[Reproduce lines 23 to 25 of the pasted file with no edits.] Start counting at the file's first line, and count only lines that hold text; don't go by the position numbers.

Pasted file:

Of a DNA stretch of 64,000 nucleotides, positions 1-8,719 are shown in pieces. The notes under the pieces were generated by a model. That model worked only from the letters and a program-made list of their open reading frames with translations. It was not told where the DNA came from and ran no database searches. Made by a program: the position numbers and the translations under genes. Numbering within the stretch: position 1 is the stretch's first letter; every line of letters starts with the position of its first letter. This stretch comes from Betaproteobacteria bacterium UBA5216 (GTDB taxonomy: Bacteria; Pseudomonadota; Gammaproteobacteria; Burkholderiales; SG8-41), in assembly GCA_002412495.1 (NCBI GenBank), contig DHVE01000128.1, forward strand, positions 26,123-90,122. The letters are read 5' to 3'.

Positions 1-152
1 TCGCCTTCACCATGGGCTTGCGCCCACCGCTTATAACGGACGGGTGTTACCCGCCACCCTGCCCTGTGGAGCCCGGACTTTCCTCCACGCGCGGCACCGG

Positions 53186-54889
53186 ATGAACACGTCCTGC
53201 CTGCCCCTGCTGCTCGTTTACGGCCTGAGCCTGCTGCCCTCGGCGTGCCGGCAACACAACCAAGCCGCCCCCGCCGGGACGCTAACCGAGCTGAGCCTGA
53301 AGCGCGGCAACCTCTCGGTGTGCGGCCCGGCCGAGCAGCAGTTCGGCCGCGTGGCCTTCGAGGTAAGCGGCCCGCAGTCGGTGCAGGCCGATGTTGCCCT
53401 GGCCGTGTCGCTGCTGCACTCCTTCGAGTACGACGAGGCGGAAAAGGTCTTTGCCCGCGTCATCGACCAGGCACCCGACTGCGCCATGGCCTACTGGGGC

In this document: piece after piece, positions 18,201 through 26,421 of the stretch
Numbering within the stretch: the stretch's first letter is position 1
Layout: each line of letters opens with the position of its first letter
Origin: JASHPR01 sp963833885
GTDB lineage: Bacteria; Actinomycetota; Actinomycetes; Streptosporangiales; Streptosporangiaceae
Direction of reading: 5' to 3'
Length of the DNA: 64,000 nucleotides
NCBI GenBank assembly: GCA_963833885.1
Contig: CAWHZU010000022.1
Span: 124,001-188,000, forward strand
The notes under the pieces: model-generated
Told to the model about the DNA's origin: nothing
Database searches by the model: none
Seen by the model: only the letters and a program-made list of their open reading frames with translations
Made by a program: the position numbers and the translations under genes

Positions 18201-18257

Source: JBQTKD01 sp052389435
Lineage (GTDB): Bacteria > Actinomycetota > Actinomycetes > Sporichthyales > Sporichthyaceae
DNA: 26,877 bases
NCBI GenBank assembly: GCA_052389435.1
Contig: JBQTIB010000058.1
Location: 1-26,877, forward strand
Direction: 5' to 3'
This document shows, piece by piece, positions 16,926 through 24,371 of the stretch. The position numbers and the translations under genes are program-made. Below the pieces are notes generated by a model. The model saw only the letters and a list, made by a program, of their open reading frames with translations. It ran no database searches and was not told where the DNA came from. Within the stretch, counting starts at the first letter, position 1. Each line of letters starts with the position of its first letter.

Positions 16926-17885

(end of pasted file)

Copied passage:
Made by a program: the position numbers and the translations under genes

Positions 18201-18257

Source: JBQTKD01 sp052389435